Engineers want to build an underground lunar ark, filled with millions of seed, spore, sperm and egg samples from Earth’s species, hidden in a network of tubes on the moon to provide a genetic backup for the planet in the event of a doomsday scenario.
Scientists from the University of Arizona have proposed an ark, dubbed a “modern global insurance policy” for 6.7 million species from Earth, cryogenically preserved and hidden inside a series of caves and tunnels under the moon’s surface.
They said the vault could protect the genetic materials in the event of “total annihilation of Earth” which would be triggered by a major drop in biodiversity — but any move to build such a bunker is a long way off.
“Earth is naturally a volatile environment,” researcher Jekan Thanga, a professor of aerospace and mechanical engineering in the University of Arizona College of Engineering, said in a statement.
“As humans, we had a close call about 75,000 years ago with the Toba supervolcanic eruption, which caused a 1,000-year cooling period and, according to some, aligns with an estimated drop in human diversity. Because human civilization has such a large footprint, if it were to collapse, that could have a negative cascading effect on the rest of the planet.”
Similar “doomsday vaults” exist on Earth: The Global Seed Vault, home to just under 1 million seed samples, is located on a remote island in Svalbard, an archipelago located between Norway and the North Pole.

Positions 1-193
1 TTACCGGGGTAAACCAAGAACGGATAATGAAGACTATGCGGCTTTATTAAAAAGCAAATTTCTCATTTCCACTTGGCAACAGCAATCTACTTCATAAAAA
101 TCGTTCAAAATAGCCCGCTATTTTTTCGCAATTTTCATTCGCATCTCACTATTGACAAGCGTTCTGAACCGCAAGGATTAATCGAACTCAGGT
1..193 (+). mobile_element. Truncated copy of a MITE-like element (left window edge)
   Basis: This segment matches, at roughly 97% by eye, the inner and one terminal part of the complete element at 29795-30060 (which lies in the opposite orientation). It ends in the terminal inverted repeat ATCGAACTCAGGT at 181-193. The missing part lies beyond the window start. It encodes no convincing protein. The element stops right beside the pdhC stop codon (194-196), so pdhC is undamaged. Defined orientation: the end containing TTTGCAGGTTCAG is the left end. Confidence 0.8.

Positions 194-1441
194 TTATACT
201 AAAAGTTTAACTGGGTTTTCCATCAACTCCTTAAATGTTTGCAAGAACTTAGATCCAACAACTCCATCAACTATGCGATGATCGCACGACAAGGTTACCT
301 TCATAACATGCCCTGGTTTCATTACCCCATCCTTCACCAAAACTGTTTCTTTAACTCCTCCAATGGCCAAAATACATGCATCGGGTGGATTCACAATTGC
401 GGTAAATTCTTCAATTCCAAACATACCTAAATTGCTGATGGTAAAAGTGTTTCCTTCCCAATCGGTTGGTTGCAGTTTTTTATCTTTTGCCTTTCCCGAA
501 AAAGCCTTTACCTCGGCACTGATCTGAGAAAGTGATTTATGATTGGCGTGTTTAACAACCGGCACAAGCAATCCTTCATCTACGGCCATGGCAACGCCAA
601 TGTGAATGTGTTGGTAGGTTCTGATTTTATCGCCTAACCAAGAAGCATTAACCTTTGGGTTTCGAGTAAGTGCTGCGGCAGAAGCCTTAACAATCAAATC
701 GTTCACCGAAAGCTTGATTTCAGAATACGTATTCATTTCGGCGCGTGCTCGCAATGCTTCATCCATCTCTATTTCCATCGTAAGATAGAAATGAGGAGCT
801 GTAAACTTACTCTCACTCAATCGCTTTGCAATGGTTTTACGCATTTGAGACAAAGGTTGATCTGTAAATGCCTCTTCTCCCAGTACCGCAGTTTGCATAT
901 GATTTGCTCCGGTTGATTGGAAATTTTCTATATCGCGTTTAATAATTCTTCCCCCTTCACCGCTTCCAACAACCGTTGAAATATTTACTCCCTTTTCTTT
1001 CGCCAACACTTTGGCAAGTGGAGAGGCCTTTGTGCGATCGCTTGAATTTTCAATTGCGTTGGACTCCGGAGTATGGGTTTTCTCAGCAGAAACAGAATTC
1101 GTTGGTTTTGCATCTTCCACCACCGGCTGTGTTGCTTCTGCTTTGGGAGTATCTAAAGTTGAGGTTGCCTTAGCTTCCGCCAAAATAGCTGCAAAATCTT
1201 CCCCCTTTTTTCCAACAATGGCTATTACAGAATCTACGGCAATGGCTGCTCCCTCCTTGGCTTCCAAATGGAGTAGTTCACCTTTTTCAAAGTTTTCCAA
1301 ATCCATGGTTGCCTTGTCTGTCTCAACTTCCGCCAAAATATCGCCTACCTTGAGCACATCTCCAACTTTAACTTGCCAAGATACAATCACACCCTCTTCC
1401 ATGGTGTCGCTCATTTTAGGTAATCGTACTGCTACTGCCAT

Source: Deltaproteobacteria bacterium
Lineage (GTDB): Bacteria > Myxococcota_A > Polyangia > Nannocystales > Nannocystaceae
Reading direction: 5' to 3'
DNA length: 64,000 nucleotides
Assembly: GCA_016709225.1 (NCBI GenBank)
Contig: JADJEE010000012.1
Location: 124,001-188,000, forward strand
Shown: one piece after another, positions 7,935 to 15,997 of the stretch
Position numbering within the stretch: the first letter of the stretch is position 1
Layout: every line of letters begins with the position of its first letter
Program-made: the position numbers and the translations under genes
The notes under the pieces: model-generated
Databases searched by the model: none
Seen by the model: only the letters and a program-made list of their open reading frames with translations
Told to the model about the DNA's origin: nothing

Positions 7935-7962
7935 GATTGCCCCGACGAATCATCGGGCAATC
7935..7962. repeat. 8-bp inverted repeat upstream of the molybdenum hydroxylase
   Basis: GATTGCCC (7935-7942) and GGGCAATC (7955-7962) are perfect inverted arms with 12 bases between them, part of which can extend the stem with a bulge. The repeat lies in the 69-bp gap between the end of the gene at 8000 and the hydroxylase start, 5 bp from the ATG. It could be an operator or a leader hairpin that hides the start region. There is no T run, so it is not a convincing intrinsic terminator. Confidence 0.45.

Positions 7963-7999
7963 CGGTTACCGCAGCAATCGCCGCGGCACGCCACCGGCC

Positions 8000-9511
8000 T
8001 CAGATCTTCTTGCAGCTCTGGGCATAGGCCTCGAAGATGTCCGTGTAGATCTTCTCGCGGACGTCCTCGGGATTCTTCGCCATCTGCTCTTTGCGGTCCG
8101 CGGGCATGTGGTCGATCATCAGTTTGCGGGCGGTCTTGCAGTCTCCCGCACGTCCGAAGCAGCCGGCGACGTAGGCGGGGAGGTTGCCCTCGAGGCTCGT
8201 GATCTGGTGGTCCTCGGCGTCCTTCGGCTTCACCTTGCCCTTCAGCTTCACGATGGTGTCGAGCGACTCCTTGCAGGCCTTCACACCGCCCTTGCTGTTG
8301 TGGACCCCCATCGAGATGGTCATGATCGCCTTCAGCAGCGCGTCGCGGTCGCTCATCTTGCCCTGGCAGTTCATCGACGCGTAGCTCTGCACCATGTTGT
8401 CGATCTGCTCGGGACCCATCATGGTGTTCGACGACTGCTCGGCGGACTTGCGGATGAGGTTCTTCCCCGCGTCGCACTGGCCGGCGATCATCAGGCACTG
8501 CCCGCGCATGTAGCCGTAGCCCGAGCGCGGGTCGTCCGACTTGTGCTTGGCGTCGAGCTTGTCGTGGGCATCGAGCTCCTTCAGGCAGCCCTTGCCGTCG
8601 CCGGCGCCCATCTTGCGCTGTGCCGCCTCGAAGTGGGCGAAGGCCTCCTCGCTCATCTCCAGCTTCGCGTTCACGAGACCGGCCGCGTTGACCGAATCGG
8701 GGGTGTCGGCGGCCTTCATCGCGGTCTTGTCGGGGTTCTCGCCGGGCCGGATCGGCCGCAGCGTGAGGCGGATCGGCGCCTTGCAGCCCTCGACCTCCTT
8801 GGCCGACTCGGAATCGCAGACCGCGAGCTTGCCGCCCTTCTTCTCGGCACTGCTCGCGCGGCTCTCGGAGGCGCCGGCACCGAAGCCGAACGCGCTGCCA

In a paper presented earlier this month, the team from the University of Arizona think their concept could preserve life from Earth in the event of destruction of the planet we call home.
The researchers said the project is dependent on advancements in cryo-robotics technology — to be cryopreserved, the seeds must be cooled to minus 292 Fahrenheit, while stem cells must be stored at minus 320 Fahrenheit. But the team says that at such temperatures, metal parts of the base could freeze, jam or cold-weld together.
Scientists also still don’t understand how a lack of gravity could affect preserved seeds, or how to communicate with an Earth base.
Experts uncovered a network of some 200 lava tubes beneath the surface of the moon in 2013, which had formed when streams of lava melted through soft rock to form underground tunnels billions of years ago.
Scientists think the tubes — 100 meters (328 feet) in diameter — could provide the perfect shelter for the precious cargo, protecting it from solar radiation, surface temperature changes and micrometeorites.
Powered by solar panels, the underground ark would be accessed by elevator shafts, which would lead to a facility storing cryogenic preservation modules.
Scientists say that 250 rocket launches would be required to transport about 50 samples from each of 6.7 million species to the moon.
Some construction is already scheduled to take place on the moon for another project.
Last week, China and Russia agreed to jointly construct a lunar space station, which will be “open to all countries.”